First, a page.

Knowing that you could be held financially responsible for any and all damage that you cause if you are ever involved in an accident might scare you.
But having the right car insurance provider in your corner can help ease these fears. And we’re here to help you find the perfect one.
Forms of Financial Responsibility
You might be wondering: what is financial responsibility when it comes to car insurance?
Basically, financial responsibility is proof that you have Arizona’s minimum liability coverage.
Arizona law, like the law in most states, requires every driver to have proof of financial responsibility at all times.
Here are a few of the acceptable forms of proof of financial responsibility The Grand Canyon State recognizes:
- Valid Insurance ID Card
- Electronic proof on a smartphone
- A letter from an insurance agent or insurer on company letterhead
But how much of your income can you expect to spend on car insurance in Arizona?
Premiums as Percentage of Income in Arizona
Our research shows that Arizonans spend about half a percent above the national average of their annual income on car insurance premiums.
The table below offers Arizonans’ premiums as a percentage of average income for 2012 – 2014.
|Year||Insurance as %|
In 2014, Arizona residents had an average disposable income of $34,321.00, of which they spent $961.88, or 2.80 percent, on car insurance.
Arizonans like a good deal, however, and that’s why it’s important to shop around for the best car insurance provider.
Use the handy calculator below to figure out what percent of your income might go to car insurance premiums.
So what kind of coverage do you really need when it comes to car insurance?
Do you know what your options are as a car insurance consumer?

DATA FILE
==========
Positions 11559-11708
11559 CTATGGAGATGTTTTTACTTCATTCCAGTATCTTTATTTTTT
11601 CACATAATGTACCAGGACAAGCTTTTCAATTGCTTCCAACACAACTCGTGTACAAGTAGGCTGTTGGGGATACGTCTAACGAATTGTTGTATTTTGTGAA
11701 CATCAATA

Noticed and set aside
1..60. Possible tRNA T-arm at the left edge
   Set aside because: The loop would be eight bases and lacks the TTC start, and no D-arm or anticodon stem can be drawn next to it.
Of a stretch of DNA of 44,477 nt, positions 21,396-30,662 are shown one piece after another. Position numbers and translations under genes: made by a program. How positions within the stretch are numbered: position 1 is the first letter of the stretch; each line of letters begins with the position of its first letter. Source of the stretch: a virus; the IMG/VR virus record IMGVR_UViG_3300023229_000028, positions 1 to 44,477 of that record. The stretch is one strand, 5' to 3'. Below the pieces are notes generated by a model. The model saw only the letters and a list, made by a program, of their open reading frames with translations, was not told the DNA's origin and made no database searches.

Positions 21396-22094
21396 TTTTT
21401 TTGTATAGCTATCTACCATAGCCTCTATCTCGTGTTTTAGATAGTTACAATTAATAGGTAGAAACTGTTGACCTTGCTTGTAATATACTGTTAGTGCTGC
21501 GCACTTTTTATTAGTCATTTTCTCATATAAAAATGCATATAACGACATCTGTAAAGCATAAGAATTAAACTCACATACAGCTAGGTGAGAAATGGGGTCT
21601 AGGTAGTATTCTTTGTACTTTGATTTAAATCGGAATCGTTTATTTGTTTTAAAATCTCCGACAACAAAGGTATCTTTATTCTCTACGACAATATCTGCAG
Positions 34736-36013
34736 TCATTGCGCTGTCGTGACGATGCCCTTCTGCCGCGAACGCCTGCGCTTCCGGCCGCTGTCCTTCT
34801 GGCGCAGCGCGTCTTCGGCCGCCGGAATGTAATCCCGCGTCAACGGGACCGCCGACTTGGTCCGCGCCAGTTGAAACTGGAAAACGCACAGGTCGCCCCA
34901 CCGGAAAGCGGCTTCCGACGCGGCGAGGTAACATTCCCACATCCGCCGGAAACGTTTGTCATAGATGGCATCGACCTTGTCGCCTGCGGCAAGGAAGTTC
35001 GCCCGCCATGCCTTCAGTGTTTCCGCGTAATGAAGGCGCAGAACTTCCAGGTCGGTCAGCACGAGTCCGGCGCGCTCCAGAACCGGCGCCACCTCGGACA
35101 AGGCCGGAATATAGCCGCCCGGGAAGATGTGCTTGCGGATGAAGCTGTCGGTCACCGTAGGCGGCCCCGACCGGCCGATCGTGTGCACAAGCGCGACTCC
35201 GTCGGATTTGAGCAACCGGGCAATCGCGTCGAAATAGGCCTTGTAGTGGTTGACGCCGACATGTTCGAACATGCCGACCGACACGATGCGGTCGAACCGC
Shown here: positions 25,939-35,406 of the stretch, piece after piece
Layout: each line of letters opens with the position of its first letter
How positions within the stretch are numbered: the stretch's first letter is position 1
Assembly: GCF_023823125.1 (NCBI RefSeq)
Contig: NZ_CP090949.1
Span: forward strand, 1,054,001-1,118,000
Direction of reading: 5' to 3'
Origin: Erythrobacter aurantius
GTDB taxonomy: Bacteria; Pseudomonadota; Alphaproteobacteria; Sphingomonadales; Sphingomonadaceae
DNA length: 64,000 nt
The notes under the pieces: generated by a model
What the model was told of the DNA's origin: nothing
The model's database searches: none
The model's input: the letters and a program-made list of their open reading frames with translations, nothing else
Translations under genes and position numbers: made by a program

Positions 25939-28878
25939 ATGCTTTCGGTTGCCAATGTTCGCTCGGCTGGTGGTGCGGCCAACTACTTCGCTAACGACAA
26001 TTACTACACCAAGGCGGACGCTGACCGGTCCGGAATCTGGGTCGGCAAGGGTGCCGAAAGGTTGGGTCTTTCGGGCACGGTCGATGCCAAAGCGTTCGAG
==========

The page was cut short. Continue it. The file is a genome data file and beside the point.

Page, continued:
Part of getting the best deal on car insurance is understanding the types of coverages various companies offer.
The table below contains the four most purchased types of coverage and the average annual price that you and your fellow Arizonans can expect to pay for each.
|Type of Coverage||Average Annual Cost|
Liability coverage is the type of coverage that the state requires as part of its minimums. This type of coverage will cover any damage that you do to another part’s person or property if you are ever involved in an accident.
Generally speaking, collision will pay for your damages and injuries if you hit another object and comprehensive will pay out if your car is vandalized stolen, or is the victim of an act of nature such as flood or mudslide.
When liability, comprehensive, and collision are combined on one policy you are considered to have full coverage.
If you take time to understand both the types of coverage that you are buying and just how much of each type of coverage you need before you decide on something as important as your car insurance policy you can save yourself a lot of frustration later.
It’s important to know that anything above the insurance minimums offered above is optional in Arizona.
Remember, however, more comprehensive coverage can help you avoid financial hardship should bills stack up after an auto accident on one of Arizona’s highways.
So how do you know if a car insurance company is good for you? Knowing a company’s loss ratio can help you determine if they can provide you the car insurance you need.
But wait, you’re probably wondering unless you have an MBA, what the heck is a loss ratio to begin with?
A loss ratio simply shows how much an insurer spends on claims compared to how much they receive in premiums.
Here’s an example: if a company spends $65 in payouts for claims for every $100 they receive in premiums, they have a loss ratio of 65 percent. Loss ratios over 100 percent mean an insurer is losing money. But note: abnormally low loss ratios mean a company isn’t paying out much in claims, which could mean they don’t have the best customer service.
If that still doesn’t make sense, this short video provides a good overview of loss ratios.
For 2017, the National Association of Insurance Commissioners (NAIC) found the national average for loss ratios was 73 percent. Our research shows that the “sweet spot” for loss ratios is a bit lower than this 2017 average, between 60 and 70 percent.